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verb (used with object)
to squeeze or compress between the finger and thumb, the teeth, the jaws of an instrument, or the like.
to constrict or squeeze painfully, as a tight shoe does.
to cramp within narrow bounds or quarters: The crowd pinched him into a corner.
to render (the face, body, etc.) unnaturally constricted or drawn, as pain or distress does: Years of hardship had pinched her countenance beyond recognition.
to affect with sharp discomfort or distress, as cold, hunger, or need does.
to straiten in means or circumstances: The depression pinched them.
to stint (a person, family, etc.) in allowance of money, food, or the like: They were severely pinched by the drought.
to hamper or inconvenience by the lack of something specified: The builders were pinched by the shortage of good lumber.
to stint the supply or amount of (a thing).
to put a pinch or small quantity of (a powder, spice, etc.) into something.
to roll or slide (a heavy object) with leverage from a pinch bar.
to steal.
to arrest.
Digital Technology. to move two or more fingers toward or away from each other on (a touchscreen) in order to execute a command (often followed by in or out ): Zoom in by pinching the screen.
Horticulture. to remove or shorten (buds or shoots) in order to produce a certain shape of the plant, improve the quality of the bloom or fruit, or increase the development of buds (often followed by out, off, or back ).
Nautical. to sail (a ship) so close to the wind that the sails shake slightly and the speed is reduced.
Horse Racing, British. to press (a horse) to the point of exhaustion.
verb (used without object)
to exert a sharp or painful constricting force: This shoe pinches.
to cause sharp discomfort or distress: Their stomachs were pinched with hunger.
to economize unduly; stint oneself: They pinched and scraped for years to save money for a car.
Digital Technology. to move the fingers toward or away from each other on a touchscreen (often followed by in or out ): Pinching in will zoom in, and pinching out will zoom out.
to diminish.
to diminish to nothing (sometimes followed by out ).
Nautical. to trim a sail too flat when sailing to windward.
the act of pinching; nip; squeeze.
as much of anything as can be taken up between the finger and thumb: a pinch of salt.
a very small quantity of anything: a pinch of pungent wit.
sharp or painful stress, as of hunger, need, or any trying circumstances: the pinch of conscience; to feel the pinch of poverty.
a situation or time of special stress, especially an emergency: A friend is someone who will stand by you in a pinch.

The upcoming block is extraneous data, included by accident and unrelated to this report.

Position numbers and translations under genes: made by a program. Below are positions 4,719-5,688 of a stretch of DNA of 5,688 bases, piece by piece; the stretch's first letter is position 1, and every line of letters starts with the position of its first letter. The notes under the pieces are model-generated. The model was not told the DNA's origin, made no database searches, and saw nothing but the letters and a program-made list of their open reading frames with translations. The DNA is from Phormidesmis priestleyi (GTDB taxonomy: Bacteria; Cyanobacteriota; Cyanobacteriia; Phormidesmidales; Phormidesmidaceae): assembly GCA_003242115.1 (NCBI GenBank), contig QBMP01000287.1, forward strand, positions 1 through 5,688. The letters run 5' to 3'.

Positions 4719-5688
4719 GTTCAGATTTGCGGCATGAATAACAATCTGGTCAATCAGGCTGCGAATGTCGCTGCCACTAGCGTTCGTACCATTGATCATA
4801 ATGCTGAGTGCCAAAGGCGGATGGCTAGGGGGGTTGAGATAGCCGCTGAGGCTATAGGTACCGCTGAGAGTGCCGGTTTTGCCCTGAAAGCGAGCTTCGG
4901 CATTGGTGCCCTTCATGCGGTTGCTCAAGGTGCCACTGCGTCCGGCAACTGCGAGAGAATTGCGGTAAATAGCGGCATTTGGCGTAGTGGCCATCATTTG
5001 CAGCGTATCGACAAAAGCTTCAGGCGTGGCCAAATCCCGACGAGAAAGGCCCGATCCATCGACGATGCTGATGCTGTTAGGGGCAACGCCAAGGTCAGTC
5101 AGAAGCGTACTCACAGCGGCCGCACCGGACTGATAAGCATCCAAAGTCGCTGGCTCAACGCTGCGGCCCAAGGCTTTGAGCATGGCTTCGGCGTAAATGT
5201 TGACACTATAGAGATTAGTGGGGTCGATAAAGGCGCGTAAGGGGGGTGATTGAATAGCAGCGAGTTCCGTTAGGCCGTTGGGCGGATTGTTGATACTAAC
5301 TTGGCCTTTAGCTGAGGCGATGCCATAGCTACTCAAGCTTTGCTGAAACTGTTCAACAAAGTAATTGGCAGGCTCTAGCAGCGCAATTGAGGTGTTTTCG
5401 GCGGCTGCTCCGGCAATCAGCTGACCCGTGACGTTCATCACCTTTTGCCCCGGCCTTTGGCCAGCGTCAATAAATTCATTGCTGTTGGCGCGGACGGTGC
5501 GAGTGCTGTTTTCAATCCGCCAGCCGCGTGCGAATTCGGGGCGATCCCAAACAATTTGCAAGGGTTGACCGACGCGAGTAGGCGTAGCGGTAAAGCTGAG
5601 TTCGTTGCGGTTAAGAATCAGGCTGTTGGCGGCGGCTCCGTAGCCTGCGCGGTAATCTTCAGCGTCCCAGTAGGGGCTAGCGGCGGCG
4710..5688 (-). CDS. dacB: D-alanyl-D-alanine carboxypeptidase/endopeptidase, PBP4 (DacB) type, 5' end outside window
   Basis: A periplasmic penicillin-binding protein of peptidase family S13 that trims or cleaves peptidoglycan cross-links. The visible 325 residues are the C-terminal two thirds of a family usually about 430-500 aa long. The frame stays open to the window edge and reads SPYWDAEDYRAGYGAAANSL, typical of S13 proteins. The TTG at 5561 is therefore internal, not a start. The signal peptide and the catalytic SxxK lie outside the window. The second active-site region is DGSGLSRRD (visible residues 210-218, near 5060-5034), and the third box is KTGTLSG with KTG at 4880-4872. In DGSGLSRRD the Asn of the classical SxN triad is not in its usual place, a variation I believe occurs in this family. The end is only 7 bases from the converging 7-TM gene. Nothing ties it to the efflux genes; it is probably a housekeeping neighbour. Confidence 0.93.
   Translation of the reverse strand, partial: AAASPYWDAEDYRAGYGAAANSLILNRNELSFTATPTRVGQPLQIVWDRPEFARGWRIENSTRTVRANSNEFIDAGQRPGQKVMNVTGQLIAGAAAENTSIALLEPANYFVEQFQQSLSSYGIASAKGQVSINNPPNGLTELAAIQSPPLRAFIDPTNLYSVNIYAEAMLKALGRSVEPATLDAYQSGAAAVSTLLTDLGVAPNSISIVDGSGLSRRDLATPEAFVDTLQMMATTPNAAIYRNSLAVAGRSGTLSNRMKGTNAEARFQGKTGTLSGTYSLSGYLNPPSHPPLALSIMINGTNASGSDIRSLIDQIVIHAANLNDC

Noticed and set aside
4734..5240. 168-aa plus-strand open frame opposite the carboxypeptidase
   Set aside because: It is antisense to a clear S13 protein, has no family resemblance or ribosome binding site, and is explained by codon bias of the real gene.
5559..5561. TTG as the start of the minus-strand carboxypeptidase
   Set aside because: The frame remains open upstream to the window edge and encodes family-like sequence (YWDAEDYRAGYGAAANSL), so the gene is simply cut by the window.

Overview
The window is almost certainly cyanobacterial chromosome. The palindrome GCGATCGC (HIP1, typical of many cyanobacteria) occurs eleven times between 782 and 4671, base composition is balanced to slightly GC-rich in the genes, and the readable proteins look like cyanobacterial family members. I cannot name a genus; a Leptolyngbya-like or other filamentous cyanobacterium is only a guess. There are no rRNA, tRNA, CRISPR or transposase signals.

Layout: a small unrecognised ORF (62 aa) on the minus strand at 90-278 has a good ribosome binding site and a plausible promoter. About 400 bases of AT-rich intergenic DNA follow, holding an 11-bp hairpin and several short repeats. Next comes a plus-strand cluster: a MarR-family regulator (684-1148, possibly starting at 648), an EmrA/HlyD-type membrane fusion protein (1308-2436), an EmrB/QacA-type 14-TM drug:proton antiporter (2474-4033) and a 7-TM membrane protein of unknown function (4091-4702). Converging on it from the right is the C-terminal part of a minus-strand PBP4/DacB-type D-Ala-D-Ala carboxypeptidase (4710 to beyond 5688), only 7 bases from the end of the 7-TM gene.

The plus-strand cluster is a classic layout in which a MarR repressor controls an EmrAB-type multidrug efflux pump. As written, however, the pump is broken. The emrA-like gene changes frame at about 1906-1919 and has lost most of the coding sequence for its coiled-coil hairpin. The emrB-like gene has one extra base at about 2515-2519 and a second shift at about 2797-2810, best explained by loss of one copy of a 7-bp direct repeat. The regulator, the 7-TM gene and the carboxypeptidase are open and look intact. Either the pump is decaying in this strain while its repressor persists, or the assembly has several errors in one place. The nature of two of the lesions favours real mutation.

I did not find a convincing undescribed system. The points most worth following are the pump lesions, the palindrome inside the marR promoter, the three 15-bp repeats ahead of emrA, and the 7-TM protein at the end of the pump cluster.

Slang. a raid or an arrest.
Slang. a theft.
Digital Technology. an act or instance of pinching a touchscreen.
pinch pennies, to stint on or be frugal or economical with expenditures; economize: I'll have to pinch pennies if I'm going to get through school.
with a pinch of salt. salt1 ( def 33 ). Also, with a grain of salt.

1250–1300; Middle English pinchen < Anglo-French *pinchier (equivalent to Old French pincier, Spanish pinchar) < Vulgar Latin *pīnctiāre, variant of *pūnctiāre to prick (cf. pique1)

pinchable, adjective
unpinched, adjective Unabridged
Based on the Random House Dictionary, © Random House, Inc. 2015.
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World English Dictionary
pinch (pɪntʃ)
vb (sometimes foll by out) (usually foll by off, out, or back)
1.  See nip to press (something, esp flesh) tightly between two surfaces, esp between a finger and the thumb
2.  to confine, squeeze, or painfully press (toes, fingers, etc) because of lack of space: these shoes pinch
3.  (tr) to cause stinging pain to: the cold pinched his face
4.  (tr) to make thin or drawn-looking, as from grief, lack of food, etc
5.  (usually foll by on) to provide (oneself or another person) with meagre allowances, amounts, etc
6.  pinch pennies to live frugally because of meanness or to economize
7.  (tr) nautical to sail (a sailing vessel) so close to the wind that her sails begin to luff and she loses way
8.  (of a vein of ore) to narrow or peter out
9.  to remove the tips of (buds, shoots, etc) to correct or encourage growth
10.  informal (tr) to steal or take without asking
11.  informal (tr) to arrest
12.  a squeeze or sustained nip
13.  the quantity of a substance, such as salt, that can be taken between a thumb and finger
14.  a very small quantity
15.  a critical situation; predicament; emergency: if it comes to the pinch we'll have to manage
16.  the pinch sharp, painful, or extreme stress, need, etc: feeling the pinch of poverty
17.  See pinch bar
18.  slang a robbery
19.  slang a police raid or arrest
20.  at a pinch if absolutely necessary
21.  with a pinch of salt, with a grain of salt without wholly believing; sceptically
[C16: probably from Old Norman French pinchier (unattested); related to Old French pincier to pinch; compare Late Latin punctiāre to prick]

Collins English Dictionary - Complete & Unabridged 10th Edition
2009 © William Collins Sons & Co. Ltd. 1979, 1986 © HarperCollins
Publishers 1998, 2000, 2003, 2005, 2006, 2007, 2009
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Word Origin & History

c.1230, from O.N.Fr. *pinchier, var. of O.Fr. pincier, possibly from V.L. *punctiare "to pierce" (from L. punctum "point"), and *piccare "to pierce." Meaning "to steal" is from 1656. Sense of "to be stingy" is recorded from early 14c. Noun meaning "critical juncture" (as in baseball pinch hitter, attested
from 1912) is from 1489; older than the literal sense of "act of pinching" (1591).
Online Etymology Dictionary, © 2010 Douglas Harper
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